April 08, 2020
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Student debt relief is good politics — and good policy

George Danby | BDN
George Danby | BDN

Ask any young person, or anyone who knows young people, about student debt and you’re likely to hear some combination of frustration, exasperation and desperation. Every year, the data show the problem is getting worse.

Hope for a solution seems fleeting. Or at least it did.

Polling from The Hill newspaper shows 58 percent of Americans now support free public college and canceling student debt.

Young people are caught between the expectation that getting a college education will give them the best chance for prosperity and the fact that the cost of it has been rising rapidly for years.

A 2017 study from the Economic Policy Institute found the earnings gap between college graduates and those who just graduated from high school is at its highest point ever. College graduates, on average, earned 56 percent more than high school grads in a given year.

No, not everyone needs or wants a degree. There are still jobs that offer good pay and benefits and don’t require one. Yet with the decline of the labor movement, these jobs aren’t as abundant as they used to be. For many, a college degree is increasingly necessary to get ahead.

But that degree comes at an increasingly steep cost. And the wages you make after college may not be enough to keep up.

Millennials are on track to become the first generation in modern American history to make less money than their parents did. Today’s rising generation earns 20 percent less than their parents did at their age, despite being better educated and more productive. They’re buying houses later and at a lower rate, delaying starting a family longer and saving less for retirement.

Meanwhile, college tuition has risen six times faster than inflation since 1970. Without a significant change to the public policies creating this dynamic, young people — as well as the rest of us — are screwed.

Student debt now tops $1.6 trillion nationally, with the average college graduate leaving school nearly $30,000 in debt. Many leave school with two, three or four times this sum. Many parents and grandparents have taken on comparable burdens co-signing loans in an effort to help their kids.

It’s easy to imagine a young person with a huge student debt who is struggling and often failing to get by turning their frustration inward. Squeezed between low wages, expensive loan payments and high rents, they look in the mirror and see a failure. This could explain why anxiety and depression rates are so high among young people today.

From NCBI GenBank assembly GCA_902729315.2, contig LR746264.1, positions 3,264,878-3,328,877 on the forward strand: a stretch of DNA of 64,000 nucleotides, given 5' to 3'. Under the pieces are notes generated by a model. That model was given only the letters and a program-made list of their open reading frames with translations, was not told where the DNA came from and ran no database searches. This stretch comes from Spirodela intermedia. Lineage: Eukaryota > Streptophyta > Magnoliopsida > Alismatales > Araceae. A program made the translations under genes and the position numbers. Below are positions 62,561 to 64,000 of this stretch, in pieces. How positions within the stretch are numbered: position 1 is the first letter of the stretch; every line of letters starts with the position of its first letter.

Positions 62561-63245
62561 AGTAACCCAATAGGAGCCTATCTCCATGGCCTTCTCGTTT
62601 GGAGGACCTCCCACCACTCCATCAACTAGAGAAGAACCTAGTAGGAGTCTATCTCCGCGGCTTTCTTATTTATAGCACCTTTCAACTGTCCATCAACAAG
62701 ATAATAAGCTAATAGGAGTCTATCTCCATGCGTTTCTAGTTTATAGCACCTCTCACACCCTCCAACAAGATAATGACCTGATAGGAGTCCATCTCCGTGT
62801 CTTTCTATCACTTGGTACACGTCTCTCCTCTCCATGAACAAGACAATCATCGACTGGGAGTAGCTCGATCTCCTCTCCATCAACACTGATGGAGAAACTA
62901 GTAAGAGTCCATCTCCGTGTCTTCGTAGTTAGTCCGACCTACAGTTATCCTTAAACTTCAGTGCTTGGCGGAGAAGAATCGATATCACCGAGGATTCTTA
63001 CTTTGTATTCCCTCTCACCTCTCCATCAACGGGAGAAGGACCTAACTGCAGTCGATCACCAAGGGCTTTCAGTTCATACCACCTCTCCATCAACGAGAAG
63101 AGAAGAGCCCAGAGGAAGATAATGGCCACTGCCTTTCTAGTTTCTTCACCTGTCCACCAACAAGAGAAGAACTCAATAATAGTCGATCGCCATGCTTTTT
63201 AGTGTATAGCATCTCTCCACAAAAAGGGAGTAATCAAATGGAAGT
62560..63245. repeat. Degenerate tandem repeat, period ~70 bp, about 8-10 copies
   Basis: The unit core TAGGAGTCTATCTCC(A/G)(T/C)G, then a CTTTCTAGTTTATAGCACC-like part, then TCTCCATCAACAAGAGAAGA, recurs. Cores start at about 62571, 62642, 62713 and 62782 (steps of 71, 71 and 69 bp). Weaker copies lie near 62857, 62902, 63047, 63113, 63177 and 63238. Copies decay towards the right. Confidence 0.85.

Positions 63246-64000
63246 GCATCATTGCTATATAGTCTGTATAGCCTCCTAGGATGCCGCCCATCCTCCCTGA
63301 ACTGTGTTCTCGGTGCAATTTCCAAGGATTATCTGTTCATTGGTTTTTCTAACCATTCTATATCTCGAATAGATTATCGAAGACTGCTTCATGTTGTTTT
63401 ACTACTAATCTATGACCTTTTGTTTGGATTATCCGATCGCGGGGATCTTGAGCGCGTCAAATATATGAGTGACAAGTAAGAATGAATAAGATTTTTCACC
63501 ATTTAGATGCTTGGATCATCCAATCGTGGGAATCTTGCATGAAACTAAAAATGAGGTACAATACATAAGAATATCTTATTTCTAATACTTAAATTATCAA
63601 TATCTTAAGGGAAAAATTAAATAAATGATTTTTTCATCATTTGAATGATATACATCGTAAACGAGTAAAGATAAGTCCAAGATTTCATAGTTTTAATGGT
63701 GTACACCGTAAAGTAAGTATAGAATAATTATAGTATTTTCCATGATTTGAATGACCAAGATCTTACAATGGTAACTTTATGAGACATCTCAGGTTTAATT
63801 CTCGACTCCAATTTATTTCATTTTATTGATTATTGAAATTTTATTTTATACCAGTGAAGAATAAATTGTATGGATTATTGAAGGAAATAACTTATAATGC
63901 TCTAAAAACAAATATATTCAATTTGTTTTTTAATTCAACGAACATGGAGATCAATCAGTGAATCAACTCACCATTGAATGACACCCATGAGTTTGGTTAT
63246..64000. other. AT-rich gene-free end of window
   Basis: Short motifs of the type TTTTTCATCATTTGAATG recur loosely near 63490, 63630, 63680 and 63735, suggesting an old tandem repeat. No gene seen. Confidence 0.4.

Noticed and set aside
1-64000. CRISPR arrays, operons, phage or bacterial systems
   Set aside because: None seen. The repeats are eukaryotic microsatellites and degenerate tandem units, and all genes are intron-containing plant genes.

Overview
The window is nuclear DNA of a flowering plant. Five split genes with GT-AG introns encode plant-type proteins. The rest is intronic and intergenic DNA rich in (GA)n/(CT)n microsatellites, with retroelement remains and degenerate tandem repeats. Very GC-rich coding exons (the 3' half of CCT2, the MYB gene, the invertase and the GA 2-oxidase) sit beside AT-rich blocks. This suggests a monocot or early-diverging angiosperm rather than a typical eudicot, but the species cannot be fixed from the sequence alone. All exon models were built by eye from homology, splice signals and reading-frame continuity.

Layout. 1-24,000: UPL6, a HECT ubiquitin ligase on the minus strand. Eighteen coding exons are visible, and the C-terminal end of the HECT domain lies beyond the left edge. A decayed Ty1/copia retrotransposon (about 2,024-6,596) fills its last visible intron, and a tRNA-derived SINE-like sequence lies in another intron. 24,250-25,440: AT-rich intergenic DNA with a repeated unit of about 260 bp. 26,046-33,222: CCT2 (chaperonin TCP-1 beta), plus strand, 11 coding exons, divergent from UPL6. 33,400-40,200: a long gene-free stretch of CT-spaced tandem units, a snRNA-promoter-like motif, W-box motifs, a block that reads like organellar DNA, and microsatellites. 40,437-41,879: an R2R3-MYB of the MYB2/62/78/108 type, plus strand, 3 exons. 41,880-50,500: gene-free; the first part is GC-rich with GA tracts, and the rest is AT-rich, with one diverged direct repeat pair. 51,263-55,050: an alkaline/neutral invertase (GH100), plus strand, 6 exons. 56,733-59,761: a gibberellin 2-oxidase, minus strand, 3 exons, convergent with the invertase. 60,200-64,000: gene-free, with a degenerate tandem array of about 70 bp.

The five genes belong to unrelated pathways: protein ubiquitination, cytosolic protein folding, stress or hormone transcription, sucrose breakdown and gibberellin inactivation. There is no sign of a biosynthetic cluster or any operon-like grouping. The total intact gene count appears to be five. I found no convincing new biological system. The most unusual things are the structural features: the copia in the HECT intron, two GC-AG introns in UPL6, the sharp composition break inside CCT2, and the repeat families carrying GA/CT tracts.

In the wealthiest country in the world, you shouldn’t have to take on tens of thousands of dollars of debt just to start your working life. There’s more than enough wealth in this country to support free or affordable higher education for all — it’s just concentrating into fewer and fewer hands at a dizzying rate.

As a 2018 study I co-wrote for the Institute for Policy Studies pointed out, three dynastic wealth families — the Waltons, the Kochs and the Marses — have seen their wealth increase nearly 6,000 percent since 1982. The median household over the same period saw their wealth go down by 3 percent.

Investing in debt relief for students would have an enormously beneficial democratizing effect for young people and median earners. It would also be beneficial for the broader society. After all, student debt is different from credit card or auto loan debt.

More education has the added benefits of a better-informed citizenry, a necessity for democracy. And it forms the basis for a more advanced economy able to better address the growing crises of climate change and economic inequality. Debt-financed cars or televisions don’t quite have the same potential for broad social uplift.

And for the families of those going to school, there’s the obvious benefit of a potentially better job.

Resolving the crises of debt and inequality will take a lot more than debt relief for young people. For that reason, younger voters are also gravitating toward “Medicare for all” and job-creating policies like the Green New Deal.

Yet debt relief would make an enormous impact, and much sooner. Let’s unleash the potential of our young people — and of the working people who drive our economy. Forgive student debt.

Josh Hoxie is an associate fellow at the Institute for Policy Studies. He wrote this for InsideSources.com.

 


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